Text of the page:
Mud fever is a common winter complaint and is often the result of horses spending too long standing in wet conditions, with the wet damaging the skins natural protective barrier. It’s a pain to tackle once it’s set in, and as vet Hazel Clewley explains, prevention is much better than a cure.

“If your horse gets mud fever early on in the winter, you’ll have a long battle ahead of you as you’ll be constantly fighting the environment,” says Hazel. “Try to prevent it as much as possible by keeping your horse’s legs dry and not letting him stand for too long in wet conditions.”

The great feather debate

There’s a bit of a debate when it comes to feathers and mud fever, but if your horse is blessed with hairy legs, your best bet is to keep his feathers on.

“It can be tempting to clip, but more many horses the feathers act as a kind of natural protection,” says Hazel. “The water gets funnelled away from the skin, forming a defensive layer.

“There are many different opinions regarding what to do if your horse comes in with wet, muddy legs from the field, but if he has lots of feather, I’d let his legs dry and brush off any mud afterwards. You want to avoid getting them any wetter.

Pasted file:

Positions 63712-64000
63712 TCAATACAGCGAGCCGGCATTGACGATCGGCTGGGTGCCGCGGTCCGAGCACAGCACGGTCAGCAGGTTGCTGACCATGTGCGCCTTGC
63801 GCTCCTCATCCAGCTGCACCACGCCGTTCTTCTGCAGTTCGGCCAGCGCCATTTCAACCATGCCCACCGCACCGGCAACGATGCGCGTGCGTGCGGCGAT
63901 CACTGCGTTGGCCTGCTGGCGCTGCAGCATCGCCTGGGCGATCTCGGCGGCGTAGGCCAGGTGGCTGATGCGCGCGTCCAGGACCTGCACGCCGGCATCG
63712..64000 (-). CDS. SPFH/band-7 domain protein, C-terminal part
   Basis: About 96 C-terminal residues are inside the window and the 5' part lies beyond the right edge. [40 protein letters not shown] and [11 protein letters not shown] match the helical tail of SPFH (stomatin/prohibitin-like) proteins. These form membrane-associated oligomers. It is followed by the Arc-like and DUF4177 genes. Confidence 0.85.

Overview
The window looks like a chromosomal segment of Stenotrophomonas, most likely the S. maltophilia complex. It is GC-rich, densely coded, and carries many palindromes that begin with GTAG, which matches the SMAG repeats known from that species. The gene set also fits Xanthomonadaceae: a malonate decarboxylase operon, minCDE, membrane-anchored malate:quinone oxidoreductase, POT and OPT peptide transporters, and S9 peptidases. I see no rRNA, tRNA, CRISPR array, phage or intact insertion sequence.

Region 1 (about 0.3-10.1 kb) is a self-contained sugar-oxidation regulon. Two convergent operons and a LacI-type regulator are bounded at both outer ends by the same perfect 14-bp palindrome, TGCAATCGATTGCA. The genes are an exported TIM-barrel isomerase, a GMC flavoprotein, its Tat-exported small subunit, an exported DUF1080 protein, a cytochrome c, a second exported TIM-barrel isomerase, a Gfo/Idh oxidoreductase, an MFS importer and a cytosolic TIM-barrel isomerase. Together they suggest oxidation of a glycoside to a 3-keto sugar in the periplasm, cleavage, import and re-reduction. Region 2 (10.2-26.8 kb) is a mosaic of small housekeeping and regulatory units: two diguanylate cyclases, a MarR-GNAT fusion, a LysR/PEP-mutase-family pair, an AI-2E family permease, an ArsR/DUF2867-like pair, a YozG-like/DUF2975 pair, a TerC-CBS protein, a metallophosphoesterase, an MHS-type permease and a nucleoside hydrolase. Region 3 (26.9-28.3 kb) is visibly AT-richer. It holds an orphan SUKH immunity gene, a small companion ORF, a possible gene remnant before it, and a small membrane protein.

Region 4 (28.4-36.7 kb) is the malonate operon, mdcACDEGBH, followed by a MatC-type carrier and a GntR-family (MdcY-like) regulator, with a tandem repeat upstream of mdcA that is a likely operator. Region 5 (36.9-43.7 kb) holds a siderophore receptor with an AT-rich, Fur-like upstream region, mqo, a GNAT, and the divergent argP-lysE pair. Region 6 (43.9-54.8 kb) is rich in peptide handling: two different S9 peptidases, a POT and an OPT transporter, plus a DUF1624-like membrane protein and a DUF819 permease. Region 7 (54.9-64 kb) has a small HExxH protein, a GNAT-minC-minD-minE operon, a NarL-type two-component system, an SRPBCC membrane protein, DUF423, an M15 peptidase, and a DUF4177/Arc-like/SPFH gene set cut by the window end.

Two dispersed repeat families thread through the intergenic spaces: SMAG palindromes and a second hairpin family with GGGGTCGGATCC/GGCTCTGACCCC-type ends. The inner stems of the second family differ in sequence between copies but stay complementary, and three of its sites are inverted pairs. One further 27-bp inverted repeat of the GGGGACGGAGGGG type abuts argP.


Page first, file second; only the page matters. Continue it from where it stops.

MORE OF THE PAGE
“For horses with clipped legs, you could rinse them off and pat them dry with a towel, or pop him in a solarium if you have access to one. Keeping him dry and taking water off his skin is key.”

The symptoms

Symptoms can vary from horse to horse, but early signs to look out for might include swelling, or the legs filling or feeling hot.

If he hasn’t got much coat and has pink skin, you may notice his skin looking a deeper pink, or even red.

It’ll then progress to the classic signs of mud fever including painful scabs, or the hair around his legs looking matted.


  • Keep your horse’s legs dry (drying with a towel can help)
  • Fence off muddy gateways and areas of your field
  • Let your horse have somewhere dry to stand
  • Provide plenty of deep, dry bedding if stabled


  • Put bandages on wet legs

Meet the expert: Hazel Clewley (Associate BVetMedHons MRCVS) qualified at the Royal Veterinary College and works at Western Counties Equine Veterinary Surgeons. She has special interest in sport horse medicine, poor performance and acupuncture.

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